They will learn the error of their ways, they all will….

  4. Oh dear Uncle, surely you must know that all I know about Empire Building I learned from you and your emails 🙂

  5. A Dutch Savage says:

    Dear Dipplyomat,

    A marvellous read my boy, simply marvellous. I come from a long line of cyclists and used to relish my adventures in a little red chair fixed onto the back of my mother’s bike, en route to the shops wind blowing through my hair.

    Even in those days, however, there were rogue cyclists causing distress and injury to those around them; cycling into parked cars and over small children’s feet, zooming through the park only to end up at the bottom of the canal. The occasional chance to flip them over and have a ’round of dominoes’ was jumped upon by many.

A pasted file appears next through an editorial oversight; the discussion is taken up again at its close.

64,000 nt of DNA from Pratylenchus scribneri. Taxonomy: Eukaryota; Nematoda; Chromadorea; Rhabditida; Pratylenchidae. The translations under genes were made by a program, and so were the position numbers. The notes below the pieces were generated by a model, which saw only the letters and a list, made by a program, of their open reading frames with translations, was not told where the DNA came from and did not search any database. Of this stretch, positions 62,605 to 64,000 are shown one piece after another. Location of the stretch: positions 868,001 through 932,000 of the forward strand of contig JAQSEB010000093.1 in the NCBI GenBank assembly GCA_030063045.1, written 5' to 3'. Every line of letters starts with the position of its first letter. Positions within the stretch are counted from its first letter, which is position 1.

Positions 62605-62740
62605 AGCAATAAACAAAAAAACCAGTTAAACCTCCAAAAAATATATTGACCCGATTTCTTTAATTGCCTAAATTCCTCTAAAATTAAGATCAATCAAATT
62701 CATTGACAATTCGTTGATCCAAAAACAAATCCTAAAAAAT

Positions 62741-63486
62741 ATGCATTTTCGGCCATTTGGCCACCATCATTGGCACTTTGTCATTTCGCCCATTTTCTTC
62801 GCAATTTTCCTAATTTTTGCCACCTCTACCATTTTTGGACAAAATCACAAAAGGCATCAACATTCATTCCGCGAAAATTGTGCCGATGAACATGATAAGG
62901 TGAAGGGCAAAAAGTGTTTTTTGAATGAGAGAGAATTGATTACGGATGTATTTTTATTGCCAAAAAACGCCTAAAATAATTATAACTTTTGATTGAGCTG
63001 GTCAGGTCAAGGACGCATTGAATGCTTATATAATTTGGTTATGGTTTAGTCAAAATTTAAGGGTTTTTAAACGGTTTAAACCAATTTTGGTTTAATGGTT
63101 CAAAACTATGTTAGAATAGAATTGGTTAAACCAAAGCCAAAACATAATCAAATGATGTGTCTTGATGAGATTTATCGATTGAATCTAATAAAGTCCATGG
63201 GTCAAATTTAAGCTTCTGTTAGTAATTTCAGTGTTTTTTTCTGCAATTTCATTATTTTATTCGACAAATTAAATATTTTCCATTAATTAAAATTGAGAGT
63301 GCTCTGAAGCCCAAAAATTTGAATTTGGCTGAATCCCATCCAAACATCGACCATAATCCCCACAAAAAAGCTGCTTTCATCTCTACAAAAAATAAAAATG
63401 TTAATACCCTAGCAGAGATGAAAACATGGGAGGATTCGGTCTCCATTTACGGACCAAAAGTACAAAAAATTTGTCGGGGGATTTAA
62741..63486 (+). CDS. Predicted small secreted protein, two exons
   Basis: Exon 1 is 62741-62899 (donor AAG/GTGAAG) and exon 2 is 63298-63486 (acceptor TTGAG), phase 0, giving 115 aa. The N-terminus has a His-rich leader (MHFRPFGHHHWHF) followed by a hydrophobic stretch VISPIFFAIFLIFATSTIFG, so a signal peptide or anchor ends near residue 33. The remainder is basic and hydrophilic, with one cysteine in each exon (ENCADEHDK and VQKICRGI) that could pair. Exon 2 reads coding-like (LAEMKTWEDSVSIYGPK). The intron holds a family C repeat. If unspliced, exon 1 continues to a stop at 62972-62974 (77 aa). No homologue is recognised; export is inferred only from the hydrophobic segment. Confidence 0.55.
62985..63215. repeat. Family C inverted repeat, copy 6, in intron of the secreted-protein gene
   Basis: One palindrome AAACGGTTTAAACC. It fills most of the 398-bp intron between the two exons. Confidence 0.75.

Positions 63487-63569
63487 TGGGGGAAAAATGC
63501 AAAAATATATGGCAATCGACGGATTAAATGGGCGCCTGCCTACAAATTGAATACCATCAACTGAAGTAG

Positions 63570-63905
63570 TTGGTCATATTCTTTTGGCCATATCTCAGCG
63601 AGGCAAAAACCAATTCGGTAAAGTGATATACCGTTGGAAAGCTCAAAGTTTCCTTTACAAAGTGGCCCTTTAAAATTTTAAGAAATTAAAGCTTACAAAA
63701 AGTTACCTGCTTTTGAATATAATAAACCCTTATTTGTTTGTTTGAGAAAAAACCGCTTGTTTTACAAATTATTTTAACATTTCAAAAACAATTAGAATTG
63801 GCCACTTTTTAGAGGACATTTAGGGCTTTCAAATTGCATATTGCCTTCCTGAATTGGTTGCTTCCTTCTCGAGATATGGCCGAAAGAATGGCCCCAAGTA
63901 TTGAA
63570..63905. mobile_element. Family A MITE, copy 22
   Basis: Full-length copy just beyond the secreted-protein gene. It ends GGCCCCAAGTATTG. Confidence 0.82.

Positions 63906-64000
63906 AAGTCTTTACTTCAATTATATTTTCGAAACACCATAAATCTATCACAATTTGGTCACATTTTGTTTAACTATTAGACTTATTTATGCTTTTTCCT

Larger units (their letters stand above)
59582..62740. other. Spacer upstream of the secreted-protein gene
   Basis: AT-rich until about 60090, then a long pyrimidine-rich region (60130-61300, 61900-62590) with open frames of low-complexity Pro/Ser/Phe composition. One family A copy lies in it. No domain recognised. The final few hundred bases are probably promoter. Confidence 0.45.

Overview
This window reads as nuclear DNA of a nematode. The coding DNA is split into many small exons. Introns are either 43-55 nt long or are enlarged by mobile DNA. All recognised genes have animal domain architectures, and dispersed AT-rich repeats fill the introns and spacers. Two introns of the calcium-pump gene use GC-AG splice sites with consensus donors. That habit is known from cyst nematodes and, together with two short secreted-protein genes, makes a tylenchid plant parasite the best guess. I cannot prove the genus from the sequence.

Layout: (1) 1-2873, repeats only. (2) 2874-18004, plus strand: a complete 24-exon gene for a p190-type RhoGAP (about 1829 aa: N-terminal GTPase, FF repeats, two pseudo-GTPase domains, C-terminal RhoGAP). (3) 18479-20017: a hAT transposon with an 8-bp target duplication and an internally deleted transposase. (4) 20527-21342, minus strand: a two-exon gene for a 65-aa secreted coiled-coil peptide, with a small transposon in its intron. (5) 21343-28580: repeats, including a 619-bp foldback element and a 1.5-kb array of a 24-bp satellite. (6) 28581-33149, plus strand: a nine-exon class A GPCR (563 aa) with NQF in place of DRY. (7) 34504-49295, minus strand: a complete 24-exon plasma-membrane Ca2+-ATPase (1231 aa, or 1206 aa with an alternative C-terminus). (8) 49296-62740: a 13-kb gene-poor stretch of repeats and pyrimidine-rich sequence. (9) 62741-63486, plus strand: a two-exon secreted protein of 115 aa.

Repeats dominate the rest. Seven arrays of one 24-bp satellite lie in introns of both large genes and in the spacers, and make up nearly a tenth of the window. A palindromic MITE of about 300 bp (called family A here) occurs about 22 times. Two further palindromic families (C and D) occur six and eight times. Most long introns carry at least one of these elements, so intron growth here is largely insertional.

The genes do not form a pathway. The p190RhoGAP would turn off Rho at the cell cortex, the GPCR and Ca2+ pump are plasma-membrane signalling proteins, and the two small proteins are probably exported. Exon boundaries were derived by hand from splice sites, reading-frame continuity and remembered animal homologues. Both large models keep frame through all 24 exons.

I do believe there are more rules to control these heathens nowadays, but it seems they may be failing. I applaud your innovative idea for killing off these unruly bicycle fiends.

    Chin chin!

    • The Netherlands Empire Scout, who suffers the same problems as you, is very fond of the In-built Rogue Cyclist Defence Mechanism – dirty canal water with a dash of peep show juice which seeps into the water from the nearby ‘shops’.

      All the best to you, Ms Savage,

      ~The Dippylomat esq.

  6. Carrie says:

    Once again, my good Sir, you have entertained me with your marvellous writing skills and funny wit. I do not care for bikes though as I am lame with my spazzy legs 😉 So I will continute riding my horse instead.

    Now, I must go for afternoon tea.

    Good day to you, kind Sir.

    • A horse (and carriage) is most befitting for an elegant lady such as your good self. If you were to travel ‘sans’ carriage then I do trust you ride side saddle, if for nothing else than to make it easy on your legs.

      ~The Dippylomat esq.

  7. Haha well you are so right about the ill mannered cyclists in Malmö. I one of them.